RORY GALLAGHER - BBC CONCERTS 1971-72

December 20, 2008 – 4:43 am

Click on the panels for a better view or to download artwork.

RORY GALLAGHER
BBC Concerts 1971-72 [no label, 1CD]

Live at the Paris Theatre, London, August 12, 1971 and January 13, 1972. Very good soundboard, taken from master reels.

At his peak in the early ’70s, guitarist Rory Gallagher was probably the most recorded rock artist at the BBC of his time. Some of Gallagher’s performances were collected on the (official) BBC Sessions double album.

Compiling the BBC Sessions, Rory’s brother and manager, Donal, said in an interview in 1999, four years after Rory’s death from complications following a liver transplant: “There was a wealth of material to work from, starting from the 1971 period onwards, up through to the mid-’80s. So in effect we were trying to create an album from material compiled and selected on the basis of quality, rarity or whatever, and obviously performance… I feel the performances on Rory’s live albums are definitive, so I didn’t want to start putting out other versions of those, but yes you could. I think we had about hours of performances and there’s still material that we’re trying to track down.”

Then there is the unofficial Alternate BBC Sessions and, shared especially among the fans, is this 13-track CD of Gallagher at the Paris Theatre in 1971 and 1972. In 1972, Rory Gallagher’s Live! In Europe album earned the guitarist platinum sales and Melody Maker’s “Musician of the Year” Award.

According to the Rory Gallagher fansite (www.users.tkk.fi/khagelbe/rory.html), “Gallagher soon acquired the status of a top-class blues guitarist and launched a prolific recording career in the ’70s. As the showbands faced extinction, rock bands began to take over, and Gallagher led the way. The youth of the ’70s revered the long-haired crusader for the blues, especially for his Fender guitar, and storming performances at open air festivals. The rocker not only became respectable; but was acclaimed as one of the greatest ever blues guitarists. Gallagher hauled a battered Stratocaster, a bass player, drummer and minimal road crew across the European festival circuit. Messin’ With The Kid and Bullfrog Blues, from the Live! In Europe album of 1972, were anthems of the new generation. Millions of record sales have been notched up since Gallagher first applied for a job in a showband.”

As these tracks show, Rory Gallagher was clearly a guitar hero and his winning Melody Maker’s Musician of the Year Award was no fluke - he actually beat both Eric Clapton and Jimmy Page.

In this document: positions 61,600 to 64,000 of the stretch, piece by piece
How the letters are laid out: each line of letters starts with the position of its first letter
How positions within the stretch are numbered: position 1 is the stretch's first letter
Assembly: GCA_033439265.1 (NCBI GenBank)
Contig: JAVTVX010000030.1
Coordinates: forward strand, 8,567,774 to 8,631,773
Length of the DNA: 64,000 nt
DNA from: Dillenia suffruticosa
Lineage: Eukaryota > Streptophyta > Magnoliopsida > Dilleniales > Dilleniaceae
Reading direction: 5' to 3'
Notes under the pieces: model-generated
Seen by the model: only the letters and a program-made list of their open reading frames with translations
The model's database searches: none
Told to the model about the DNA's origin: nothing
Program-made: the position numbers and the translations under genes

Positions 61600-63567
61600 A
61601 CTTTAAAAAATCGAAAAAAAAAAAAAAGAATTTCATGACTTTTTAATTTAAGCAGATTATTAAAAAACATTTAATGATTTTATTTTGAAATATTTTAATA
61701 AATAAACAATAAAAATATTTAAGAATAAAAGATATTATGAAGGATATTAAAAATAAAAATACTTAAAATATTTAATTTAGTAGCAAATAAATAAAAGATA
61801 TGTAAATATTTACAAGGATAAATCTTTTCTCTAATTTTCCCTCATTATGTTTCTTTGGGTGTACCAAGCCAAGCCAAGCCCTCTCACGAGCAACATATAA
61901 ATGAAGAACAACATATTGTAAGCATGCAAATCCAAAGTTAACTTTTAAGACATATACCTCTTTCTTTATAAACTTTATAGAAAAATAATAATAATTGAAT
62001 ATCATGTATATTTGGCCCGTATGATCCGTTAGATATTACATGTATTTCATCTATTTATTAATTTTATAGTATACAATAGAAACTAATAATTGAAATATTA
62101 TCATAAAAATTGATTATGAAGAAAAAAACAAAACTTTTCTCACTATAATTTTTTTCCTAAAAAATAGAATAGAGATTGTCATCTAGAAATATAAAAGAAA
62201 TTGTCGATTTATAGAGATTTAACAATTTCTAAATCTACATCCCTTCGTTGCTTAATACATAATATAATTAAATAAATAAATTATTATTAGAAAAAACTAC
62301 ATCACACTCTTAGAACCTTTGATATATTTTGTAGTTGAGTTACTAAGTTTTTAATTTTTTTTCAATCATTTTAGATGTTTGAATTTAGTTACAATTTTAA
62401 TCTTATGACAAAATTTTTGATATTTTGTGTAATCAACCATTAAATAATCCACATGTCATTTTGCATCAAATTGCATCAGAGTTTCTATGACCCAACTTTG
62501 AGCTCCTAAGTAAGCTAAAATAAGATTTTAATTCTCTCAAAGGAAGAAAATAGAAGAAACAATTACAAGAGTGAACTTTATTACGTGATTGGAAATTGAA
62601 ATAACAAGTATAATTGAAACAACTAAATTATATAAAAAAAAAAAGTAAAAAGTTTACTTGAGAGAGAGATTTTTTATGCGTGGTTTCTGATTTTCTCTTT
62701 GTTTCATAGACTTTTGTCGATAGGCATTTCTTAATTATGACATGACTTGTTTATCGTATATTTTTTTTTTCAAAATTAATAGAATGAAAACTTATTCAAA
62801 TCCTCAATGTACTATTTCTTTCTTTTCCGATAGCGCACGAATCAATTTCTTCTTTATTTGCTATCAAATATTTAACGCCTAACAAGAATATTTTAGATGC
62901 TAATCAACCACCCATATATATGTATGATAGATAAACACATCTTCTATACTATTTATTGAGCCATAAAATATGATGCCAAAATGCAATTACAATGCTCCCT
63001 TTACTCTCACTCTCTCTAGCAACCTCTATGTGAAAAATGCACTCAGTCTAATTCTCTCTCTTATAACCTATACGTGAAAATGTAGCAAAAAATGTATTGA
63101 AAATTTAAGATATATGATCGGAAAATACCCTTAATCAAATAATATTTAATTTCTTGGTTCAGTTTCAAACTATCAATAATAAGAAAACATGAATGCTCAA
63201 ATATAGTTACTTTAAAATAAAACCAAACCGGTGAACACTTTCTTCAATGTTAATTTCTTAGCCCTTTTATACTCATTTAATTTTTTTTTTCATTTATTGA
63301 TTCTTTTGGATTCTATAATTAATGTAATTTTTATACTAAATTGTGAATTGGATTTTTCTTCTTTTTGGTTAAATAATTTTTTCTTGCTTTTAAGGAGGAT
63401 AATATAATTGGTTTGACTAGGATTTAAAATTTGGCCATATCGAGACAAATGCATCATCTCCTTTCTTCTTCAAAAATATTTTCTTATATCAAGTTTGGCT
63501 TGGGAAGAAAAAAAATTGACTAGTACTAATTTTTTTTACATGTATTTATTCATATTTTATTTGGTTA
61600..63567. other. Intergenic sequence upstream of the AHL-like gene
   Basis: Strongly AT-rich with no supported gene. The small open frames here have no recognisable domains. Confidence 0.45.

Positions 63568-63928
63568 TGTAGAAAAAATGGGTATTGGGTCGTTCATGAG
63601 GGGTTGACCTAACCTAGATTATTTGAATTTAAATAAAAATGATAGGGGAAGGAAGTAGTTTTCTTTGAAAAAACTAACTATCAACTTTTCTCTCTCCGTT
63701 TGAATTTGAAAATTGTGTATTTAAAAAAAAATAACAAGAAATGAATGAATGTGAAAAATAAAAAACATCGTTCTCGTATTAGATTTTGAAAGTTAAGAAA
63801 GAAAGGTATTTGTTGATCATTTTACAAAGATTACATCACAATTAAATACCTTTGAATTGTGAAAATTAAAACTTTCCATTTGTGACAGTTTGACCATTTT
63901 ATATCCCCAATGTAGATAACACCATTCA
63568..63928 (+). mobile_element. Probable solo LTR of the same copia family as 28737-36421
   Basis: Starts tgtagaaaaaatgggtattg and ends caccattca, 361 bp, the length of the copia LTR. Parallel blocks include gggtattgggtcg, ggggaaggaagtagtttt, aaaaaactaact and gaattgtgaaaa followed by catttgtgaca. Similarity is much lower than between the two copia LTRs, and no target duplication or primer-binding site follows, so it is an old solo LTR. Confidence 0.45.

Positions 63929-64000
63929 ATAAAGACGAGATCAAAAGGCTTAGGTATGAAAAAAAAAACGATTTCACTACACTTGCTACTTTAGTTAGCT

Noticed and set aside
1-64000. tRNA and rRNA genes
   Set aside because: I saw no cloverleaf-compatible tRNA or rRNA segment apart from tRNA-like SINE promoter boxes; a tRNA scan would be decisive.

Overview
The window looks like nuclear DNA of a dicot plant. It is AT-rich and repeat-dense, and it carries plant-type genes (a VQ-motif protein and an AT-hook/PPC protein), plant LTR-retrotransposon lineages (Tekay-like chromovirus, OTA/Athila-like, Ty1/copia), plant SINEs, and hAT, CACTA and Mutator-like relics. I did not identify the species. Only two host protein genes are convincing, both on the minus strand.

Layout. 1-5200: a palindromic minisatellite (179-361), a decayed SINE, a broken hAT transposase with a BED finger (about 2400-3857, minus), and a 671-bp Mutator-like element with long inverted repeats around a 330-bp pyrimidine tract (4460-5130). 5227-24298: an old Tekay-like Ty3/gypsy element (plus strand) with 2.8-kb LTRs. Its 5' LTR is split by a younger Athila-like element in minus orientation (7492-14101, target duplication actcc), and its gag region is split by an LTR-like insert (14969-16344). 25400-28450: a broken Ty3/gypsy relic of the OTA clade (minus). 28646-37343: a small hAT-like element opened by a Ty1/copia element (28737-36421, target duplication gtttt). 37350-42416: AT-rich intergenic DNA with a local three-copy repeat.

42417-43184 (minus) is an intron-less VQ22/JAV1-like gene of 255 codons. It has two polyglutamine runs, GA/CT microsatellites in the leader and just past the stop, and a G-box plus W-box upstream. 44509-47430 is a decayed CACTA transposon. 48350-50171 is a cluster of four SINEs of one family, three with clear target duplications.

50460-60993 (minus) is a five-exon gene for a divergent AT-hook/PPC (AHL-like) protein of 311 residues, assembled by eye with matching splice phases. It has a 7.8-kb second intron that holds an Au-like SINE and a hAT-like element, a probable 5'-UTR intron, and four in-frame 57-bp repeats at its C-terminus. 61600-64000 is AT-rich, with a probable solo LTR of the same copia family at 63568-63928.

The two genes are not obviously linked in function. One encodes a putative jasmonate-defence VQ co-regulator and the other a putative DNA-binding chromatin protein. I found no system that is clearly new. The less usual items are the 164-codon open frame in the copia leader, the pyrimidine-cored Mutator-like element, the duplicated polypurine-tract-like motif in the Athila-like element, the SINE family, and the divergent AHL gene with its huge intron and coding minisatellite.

To the question “How would you like Rory to be remembered?”, brother Donal said: “It’s a hard question because there are so many different ways to look at Rory. I think as an honest musician. I’m pleased that he is remembered by the devoted following that he has, but I’d like him to be remembered on a wider scale for the influence that he was. It’s very easy now for people to cite Neil Young or Springsteen as the kind of guys who didn’t put up with the bullshit of the business and all that. Rory’s attitude changed an awful lot of things in the business that he never got recognition for because he wasn’t the type. I’d like him to be credited for the influence he was on people because he put an awful lot of humanity into his music. He was a musician first and foremost, that was his vocation and he stuck with it.”

Yes, Rory Gallagher was really one Kid you didn’t mess around with.

Click on the highlighted tracks to download the MP3s (these are high quality stereo MP3s - sample rate of 192 kibit/s). As far as we can ascertain, this recording has never been officially released.

These tracks are no longer available for sharing.

BBC John Peel Sunday Concert, Paris Theatre, London, August 12, 1971
Hands Up (7.8MB)
For The Last Time (8.7MB)
In Your Town (12.8MB)
Just The Smile (6.3MB)
Laundromat (8.4MB)
It Takes Time (9.8MB)

BBC In Concert, Paris Theatre, London, January 13, 1972
John Peel Introducing Rory (527k)
Used To Be (7.7MB)
I Should’ve Learned My Lesson (9.0MB)
Out Of Mind (4.4MB)
Could’ve Had Religion (12.4MB)
Crest Of A Wave (9.5MB)
Messin’ With The Kid (7.3MB)

Lineup:
Rory Gallagher - vocals, guitar, harmonica
Gerry McAvoy - bass
Wilgar Campbell - drums

Click here to order Rory Gallagher albums.

  1. 6 Responses to “RORY GALLAGHER - BBC CONCERTS 1971-72”

  2. Fantastic concert!
    Superb sound!
    This is a real gift for Christmas.
    One of best roios posted here!
    Fantastic work!
    Many many thanks from Portugal!
    Rock On ;-)

    By Rochacrimson on Dec 20, 2008

  3. Rory Gallagher RIP. Your music shall live on. Thanks Big-O and all who tape and trade shows.

    By Bill on Dec 23, 2008

  4. I know we shouldn’t think of comparing but when you really listen to this and then play Page’s blues from the same period… for my money the mastery of blues formats and good licks here far out weighs Zeppelin’s interpretations….. and Rory sings too (without the squeaky voice hahaha)
    Nice post …spot on Big O !!!

    By Kookie on Dec 26, 2008

  5. These recordings are a wonderful surprise for a big fan of Gallagher post-Taste years. They made my day (and it’s not over…). Many thanks.

    By Pop9 on Jul 4, 2010

  6. Great sounds seen him at every concert in Scotland and meet him personally just a short time before he died. What a great musician and really down to earth guy really miss him a lot, for me no one matches him on any level the best.

    By ronald on Feb 11, 2012

  7. I enjoy the first TASTE lp now as much as I did when it was first released.

    By sluggo on Feb 11, 2012

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